As a leader you will at some point encounter a situation in which you have to say the hard word. That’s part of the task of leadership and an inevitable reality in group life. Building on the principle of balancing truth and grace laid out in Pt. 1 of Saying the Hard Word let’s take a look at the biblical guidelines for handling confrontation in the group.
Don’t be short-sighted so as to think your goal is merely to resolve the conflict, but rather see such situations as a prime discipling opportunity! You can’t ignore it, but neither should we charge into a potentially volatile situation unprepared. We could fill several books covering specific situations and circumstances; however, if you understand the Bible’s guiding principles for handling confrontation in relationships, you will have a solid foundation for addressing a myriad of situations. These are just a few of the passages we could examine, so I encourage you to spend some time doing some additional research in the Word, on your own. These passages should guide as you lead through conflict, but also be a basis for teaching those involved how to use God’s Word as the guide in all situations. Let’s set the “matrix” for confrontation in the group…
This is an often referenced, step-by-step framework for confronting someone. It’s important to note first, who this instruction is direct to. “If your brother sins against you, go…” Jesus begins with a very clear parameter for who this applies to. Was the offense against you, or did you witness an offense against someone else? Secondly, you don’t confront in a group or with witnesses, until a one-on-one conversation has taken place first. As a group leader how many times has someone come to you with an offense of something they’ve seen and think that you should do something about it. Take the opportunity to walk them through Matthew 18 and make it a teachable moment.
Whereas Matt. 18 addresses a one-on-one offense and therefore a like response, this passage seems to have a wider application to anyone “caught” in a sin. Note that the ultimate goal is restoration, and that restoration comes through a “spirit of gentleness.” The reality is that we are often too quick to bring down condemnation in a judgmental spirit. We need to keep in mind that we are just as susceptible to sin (maybe even in the way we respond!), so we must be cautious how we treat others when they sin. Paul goes on to make the connection between the individual sin and the corporate body, when he instructs us “to carry each other’s burdens.” We often think of this verse in relation to enduring earthly trials or hardship, but in context there is a direct correlation between confronting sin and restoring the sinner as a corporate responsibility which we all share!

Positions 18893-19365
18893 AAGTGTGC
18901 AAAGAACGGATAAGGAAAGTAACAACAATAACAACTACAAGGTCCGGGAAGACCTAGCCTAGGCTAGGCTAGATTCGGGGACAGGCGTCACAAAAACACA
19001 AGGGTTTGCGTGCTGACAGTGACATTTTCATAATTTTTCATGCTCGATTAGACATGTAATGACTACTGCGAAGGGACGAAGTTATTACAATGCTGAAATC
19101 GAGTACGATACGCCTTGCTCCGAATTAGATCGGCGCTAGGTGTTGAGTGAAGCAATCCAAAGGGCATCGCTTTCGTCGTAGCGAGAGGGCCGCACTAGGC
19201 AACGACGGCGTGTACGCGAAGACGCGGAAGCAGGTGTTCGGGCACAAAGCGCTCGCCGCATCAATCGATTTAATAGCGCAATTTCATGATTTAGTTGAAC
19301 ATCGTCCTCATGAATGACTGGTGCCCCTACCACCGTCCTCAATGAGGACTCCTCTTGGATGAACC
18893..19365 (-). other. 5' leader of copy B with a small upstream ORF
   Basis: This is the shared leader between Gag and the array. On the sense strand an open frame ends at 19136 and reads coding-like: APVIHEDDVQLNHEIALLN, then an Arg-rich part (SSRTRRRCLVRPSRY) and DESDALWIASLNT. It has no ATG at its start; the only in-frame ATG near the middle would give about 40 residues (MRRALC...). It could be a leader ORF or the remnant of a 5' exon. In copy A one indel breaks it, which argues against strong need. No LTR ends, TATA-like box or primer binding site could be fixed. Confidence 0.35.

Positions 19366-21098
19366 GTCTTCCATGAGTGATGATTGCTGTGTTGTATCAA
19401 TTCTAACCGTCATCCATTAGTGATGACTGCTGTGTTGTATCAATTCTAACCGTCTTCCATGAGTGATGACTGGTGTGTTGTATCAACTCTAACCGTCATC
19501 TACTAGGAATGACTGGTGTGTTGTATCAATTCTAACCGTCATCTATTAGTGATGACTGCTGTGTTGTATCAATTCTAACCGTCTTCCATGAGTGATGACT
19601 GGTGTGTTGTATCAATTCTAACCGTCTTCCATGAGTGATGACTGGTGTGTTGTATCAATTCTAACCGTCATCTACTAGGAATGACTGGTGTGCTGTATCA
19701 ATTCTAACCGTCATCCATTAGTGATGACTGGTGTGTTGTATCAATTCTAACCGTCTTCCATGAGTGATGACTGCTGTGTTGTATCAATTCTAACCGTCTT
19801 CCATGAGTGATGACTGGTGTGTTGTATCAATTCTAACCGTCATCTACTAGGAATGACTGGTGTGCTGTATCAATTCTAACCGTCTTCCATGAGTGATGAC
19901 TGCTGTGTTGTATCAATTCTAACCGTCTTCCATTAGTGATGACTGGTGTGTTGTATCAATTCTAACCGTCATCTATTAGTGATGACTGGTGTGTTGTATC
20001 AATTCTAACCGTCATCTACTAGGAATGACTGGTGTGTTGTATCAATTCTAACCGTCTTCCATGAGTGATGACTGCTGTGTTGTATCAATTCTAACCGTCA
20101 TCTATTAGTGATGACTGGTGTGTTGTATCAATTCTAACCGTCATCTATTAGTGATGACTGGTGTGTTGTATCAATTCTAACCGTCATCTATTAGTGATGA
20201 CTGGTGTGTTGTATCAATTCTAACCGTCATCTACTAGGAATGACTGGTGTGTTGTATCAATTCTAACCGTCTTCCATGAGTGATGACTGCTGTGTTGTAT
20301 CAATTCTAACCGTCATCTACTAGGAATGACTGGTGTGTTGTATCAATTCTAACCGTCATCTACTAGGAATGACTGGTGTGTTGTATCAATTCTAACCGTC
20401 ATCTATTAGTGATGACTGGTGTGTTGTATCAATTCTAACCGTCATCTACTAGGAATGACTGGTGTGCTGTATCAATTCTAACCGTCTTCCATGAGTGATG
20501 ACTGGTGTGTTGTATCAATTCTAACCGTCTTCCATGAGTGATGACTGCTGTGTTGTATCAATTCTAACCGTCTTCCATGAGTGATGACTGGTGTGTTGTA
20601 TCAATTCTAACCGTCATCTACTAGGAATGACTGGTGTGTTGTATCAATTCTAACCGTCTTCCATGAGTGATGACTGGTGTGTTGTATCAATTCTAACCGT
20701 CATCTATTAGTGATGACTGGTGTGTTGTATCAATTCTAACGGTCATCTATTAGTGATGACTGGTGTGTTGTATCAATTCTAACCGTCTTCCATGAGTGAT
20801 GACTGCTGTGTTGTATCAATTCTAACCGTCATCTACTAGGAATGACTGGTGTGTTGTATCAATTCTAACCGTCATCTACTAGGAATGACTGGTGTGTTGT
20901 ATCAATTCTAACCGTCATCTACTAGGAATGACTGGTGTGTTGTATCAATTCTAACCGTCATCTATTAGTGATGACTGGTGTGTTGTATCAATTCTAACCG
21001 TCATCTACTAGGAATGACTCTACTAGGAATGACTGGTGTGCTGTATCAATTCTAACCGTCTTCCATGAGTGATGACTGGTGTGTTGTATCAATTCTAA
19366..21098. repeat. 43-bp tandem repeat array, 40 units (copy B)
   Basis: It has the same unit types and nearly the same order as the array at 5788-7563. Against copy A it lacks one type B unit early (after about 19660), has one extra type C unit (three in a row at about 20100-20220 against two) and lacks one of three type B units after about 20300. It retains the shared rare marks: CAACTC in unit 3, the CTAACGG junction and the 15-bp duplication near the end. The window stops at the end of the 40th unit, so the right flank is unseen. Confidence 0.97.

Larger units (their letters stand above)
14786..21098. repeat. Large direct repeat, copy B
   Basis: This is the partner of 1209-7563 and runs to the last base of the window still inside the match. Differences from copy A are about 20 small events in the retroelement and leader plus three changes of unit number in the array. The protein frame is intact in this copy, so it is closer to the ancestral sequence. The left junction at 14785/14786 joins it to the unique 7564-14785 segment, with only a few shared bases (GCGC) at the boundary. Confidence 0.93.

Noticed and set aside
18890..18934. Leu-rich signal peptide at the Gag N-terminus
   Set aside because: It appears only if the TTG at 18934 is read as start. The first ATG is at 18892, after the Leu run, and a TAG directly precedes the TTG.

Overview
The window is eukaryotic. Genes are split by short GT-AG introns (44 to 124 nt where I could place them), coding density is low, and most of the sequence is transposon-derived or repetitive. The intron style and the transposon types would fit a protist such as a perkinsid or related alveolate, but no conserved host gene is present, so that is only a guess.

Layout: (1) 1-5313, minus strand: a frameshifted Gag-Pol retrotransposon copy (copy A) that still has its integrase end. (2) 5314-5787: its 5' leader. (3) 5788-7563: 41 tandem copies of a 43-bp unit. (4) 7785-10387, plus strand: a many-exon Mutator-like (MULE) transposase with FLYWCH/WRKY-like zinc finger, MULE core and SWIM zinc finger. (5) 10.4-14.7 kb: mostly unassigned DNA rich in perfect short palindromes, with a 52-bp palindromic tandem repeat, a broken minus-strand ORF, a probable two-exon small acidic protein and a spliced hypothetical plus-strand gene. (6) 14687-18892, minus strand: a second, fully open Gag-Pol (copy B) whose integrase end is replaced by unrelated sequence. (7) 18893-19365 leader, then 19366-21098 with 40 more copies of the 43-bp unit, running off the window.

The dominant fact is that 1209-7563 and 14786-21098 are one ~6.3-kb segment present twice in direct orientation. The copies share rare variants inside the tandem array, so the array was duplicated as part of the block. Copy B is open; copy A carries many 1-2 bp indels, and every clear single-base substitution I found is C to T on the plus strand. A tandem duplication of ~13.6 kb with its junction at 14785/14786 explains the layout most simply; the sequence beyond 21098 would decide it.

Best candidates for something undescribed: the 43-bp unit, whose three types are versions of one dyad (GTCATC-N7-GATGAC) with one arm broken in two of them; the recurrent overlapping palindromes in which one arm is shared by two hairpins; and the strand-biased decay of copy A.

This passage has more to say about the one doing the confronting, rather than the one being confronted. It strikes as the very heart with which we go about speaking to our fellow brother or sister. The very tone with which Paul gives this instruction makes it clear that speaking truth to others isn’t optional. Yet, communicating truth to others is predicated on our own “truthfulness” in our life. When we do speak, our speech must build up and not tear down another person, so they might receive grace. Paul knows the human condition, and therefore directly says, bitterness, wrath, anger, and clamoring must be replaced by kindness, tender-heartedness, and forgiveness. How often have you responded to a situation or incident, and done so rightfully and in truth, yet without the right attitude? Paul says for unity sake and in order not to allow the devil a foothold, we needs to ensure that we examine our own lives, hearts, and motives.
Similar to the theme of the Ephesians 4 passage, James goes below the surface to address the underlying source of conflict: our fleshly passions or covetousness are the source of quarrels and fights within the spiritual family. So when you encounter conflict in your group, you should point this out to those involved, right? Perhaps not that directly! However, the problem you see is often not the ultimate problem—it’s merely a symptom of it. What’s the underlying source of the conflict? What’s going on in the spirit of the individuals involved? As a leader help them discover the issue beneath the crisis. How well are they trusting God right in that moment? Trusting in God’s sufficiency will go a long way in preventing fights and quarrels.
There are many other passages we could look to in guiding us through saying the hard word to a group member, but these give us a great foundation. What other passages have been helpful to you in knowing how and when to have that hard conversation? Leave a Reply
For additional help…
Read Bill Donahue’s article, A Time to Fight: Advice on Handling Conflict in Your Group
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